With the rotation of the photoconductors 20Y, 20M, 20C, and 20K, the developer images formed on the respective photoconductors 20Y, 20M, 20C, and 20K reach their respective first transferring positions, and are transferred onto the intermediate transferring body 70 by the respective first transferring units 60Y, 60M, 60C, and 60K. At this time, a first transferring voltage, which is in an opposite polarity to the polarity to which the developer is charged, is applied to the first transferring units 60Y, 60M, 60C, and 60K. As a result, the developer images in four colors formed respectively on each photoconductor 20Y, 20M, 20C, and 20K are transferred onto the intermediate transferring body 70 in a superposed manner, thereby forming a full-color developer image on the intermediate transferring body 70.

With the rotation of the intermediate transferring body 70, the full-color developer image formed on the intermediate transferring body 70 reaches a second transferring position, and is transferred onto a medium by the second transferring unit 80. It should be noted that the medium is carried from a paper supply tray, which is not shown in the figure, to the second transferring unit 80 by means of various rollers. (The arrow in FIG. 1 indicates the direction in which the medium is carried.) During transferring operations, a second transferring voltage is applied to the second transferring unit 80 and also the unit 80 is pressed against the intermediate transferring body 70.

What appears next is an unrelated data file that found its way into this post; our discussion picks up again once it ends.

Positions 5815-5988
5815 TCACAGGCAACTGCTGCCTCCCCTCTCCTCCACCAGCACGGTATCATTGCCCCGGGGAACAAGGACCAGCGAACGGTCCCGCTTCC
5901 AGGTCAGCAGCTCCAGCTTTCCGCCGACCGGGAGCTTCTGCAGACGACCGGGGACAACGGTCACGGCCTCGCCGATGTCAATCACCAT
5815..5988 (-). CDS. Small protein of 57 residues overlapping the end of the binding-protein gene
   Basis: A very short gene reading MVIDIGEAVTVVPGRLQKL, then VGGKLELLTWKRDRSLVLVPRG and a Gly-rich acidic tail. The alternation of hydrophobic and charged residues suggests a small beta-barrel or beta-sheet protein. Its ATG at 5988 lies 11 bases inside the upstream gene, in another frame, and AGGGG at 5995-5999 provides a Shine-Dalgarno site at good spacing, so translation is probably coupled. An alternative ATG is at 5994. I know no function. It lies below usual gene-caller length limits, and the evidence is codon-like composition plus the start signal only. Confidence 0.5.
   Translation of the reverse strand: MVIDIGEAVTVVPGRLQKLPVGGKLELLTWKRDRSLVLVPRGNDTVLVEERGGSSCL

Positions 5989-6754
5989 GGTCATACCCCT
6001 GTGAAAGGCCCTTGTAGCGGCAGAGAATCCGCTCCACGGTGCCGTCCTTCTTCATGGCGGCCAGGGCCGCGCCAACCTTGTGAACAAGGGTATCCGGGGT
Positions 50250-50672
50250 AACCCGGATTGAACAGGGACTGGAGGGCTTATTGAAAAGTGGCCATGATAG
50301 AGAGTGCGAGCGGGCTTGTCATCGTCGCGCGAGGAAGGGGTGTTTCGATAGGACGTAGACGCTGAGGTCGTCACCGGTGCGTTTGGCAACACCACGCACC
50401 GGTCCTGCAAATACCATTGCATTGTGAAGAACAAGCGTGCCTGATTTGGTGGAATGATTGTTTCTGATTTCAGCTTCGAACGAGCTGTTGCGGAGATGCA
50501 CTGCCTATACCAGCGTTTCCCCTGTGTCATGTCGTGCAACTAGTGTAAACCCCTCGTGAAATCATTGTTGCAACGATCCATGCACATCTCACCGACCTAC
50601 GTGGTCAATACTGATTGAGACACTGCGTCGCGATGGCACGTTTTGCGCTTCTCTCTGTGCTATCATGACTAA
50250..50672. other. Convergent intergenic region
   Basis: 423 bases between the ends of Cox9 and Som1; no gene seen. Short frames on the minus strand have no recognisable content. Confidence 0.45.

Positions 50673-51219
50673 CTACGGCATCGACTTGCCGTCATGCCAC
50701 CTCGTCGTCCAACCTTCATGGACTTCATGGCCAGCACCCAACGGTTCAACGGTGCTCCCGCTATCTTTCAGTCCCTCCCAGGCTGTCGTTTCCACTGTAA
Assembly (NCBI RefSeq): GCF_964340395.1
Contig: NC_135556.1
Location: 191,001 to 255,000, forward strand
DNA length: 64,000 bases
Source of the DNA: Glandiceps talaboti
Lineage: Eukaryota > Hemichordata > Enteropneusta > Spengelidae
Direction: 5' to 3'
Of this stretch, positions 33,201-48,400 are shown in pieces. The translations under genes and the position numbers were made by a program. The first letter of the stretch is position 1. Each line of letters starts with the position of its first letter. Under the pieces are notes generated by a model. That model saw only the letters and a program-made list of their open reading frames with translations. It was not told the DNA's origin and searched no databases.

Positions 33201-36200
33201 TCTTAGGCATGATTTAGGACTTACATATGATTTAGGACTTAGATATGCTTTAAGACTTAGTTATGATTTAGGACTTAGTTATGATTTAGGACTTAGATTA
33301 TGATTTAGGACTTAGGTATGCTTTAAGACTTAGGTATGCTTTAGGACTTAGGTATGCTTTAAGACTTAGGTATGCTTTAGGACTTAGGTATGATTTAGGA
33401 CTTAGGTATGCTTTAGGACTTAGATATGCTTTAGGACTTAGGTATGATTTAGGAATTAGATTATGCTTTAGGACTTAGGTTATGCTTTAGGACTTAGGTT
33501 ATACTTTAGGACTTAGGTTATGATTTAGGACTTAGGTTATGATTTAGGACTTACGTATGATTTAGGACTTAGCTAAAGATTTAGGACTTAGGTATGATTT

The full-color developer image transferred onto the medium is heated and pressurized by the fusing unit and fused to the medium.